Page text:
The Myth: “Short-haired pets won’t trigger allergies.”iStock/Bigandt_Photography
When patients float the idea of a hypoallergenic pet by Nabeel Farooqui, MD, assistant professor of allergy and immunology at Ohio State University Medical Center, he says “there’s no such thing.” What people with pet allergies are actually allergic to is dander, the skin and body proteins found in the animal’s urine, saliva, and skin. These white flakes are present regardless of the amount of hair a pet has (this is true for all mammals). If Fluffy makes you stuffy, the best thing is to keep him outdoors. If that’s not possible, keep your bedroom—where you spend about one-third of your day—a pet-free zone, don’t allow animals on your furniture, and consider HEPA filters, which can remove dander from the air. Wash your pet at least once a week to help reduce dander levels.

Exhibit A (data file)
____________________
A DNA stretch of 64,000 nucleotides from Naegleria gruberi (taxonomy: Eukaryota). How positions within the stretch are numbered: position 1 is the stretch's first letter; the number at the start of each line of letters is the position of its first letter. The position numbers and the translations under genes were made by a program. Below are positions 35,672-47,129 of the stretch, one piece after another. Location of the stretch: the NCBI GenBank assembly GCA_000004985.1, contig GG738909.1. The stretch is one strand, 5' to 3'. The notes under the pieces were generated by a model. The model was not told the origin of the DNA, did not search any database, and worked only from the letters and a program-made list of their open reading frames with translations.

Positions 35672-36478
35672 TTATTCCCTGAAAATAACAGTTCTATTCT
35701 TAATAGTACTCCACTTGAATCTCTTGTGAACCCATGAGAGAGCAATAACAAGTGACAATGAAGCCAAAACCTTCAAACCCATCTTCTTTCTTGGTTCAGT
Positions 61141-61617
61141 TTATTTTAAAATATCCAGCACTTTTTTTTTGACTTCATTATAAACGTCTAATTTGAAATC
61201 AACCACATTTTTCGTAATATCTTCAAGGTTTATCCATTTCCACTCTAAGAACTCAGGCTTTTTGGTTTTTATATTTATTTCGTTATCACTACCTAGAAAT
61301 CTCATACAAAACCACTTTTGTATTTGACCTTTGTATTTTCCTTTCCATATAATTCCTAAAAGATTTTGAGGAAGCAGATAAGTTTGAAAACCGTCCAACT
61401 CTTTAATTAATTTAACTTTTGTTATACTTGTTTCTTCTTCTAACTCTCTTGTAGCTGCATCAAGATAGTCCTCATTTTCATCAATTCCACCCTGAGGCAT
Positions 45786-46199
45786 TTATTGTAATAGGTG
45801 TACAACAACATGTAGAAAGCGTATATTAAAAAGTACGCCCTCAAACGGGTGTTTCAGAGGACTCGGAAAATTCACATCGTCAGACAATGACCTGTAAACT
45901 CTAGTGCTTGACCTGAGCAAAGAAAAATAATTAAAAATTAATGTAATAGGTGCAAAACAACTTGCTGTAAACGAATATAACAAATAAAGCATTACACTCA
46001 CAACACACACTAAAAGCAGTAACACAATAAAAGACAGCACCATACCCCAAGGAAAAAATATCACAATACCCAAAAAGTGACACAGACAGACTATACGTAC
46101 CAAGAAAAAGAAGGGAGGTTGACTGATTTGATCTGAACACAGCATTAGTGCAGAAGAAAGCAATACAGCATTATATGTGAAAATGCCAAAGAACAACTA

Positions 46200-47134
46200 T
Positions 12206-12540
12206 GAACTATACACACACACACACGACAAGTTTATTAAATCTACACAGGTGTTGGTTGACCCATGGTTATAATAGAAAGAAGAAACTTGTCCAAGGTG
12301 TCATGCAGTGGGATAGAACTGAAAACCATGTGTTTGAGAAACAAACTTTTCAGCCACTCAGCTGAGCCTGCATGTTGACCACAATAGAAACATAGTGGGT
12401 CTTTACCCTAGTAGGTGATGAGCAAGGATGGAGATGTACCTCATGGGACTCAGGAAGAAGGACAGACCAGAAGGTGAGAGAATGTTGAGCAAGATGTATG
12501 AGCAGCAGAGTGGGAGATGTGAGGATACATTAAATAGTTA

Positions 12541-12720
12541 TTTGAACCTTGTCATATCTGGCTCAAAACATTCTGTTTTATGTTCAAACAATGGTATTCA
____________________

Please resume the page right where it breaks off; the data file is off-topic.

The Myth: “My front yard is giving me allergies.”iStock/Proxima13
Don’t necessarily blame the vegetation around your home. “A lot of people think that an oak tree in the front yard is causing their seasonal allergies,” says Timothy Craig, DO, professor of medicine and pediatrics at Penn State University. “Some of them end up cutting it down. But tree pollen can travel hundreds of miles in wind currents.” Chances are even if you rid your yard of its vegetation, trees from surrounding areas could still trigger allergies. Consider taking a non-sedating antihistamine, and adjust when you spend time outside. “Do outdoor activities in the morning or evening when the winds aren’t as strong,” says Dr. Craig. “Shower when you come inside so you don’t go to bed with pollen stuck on your body.”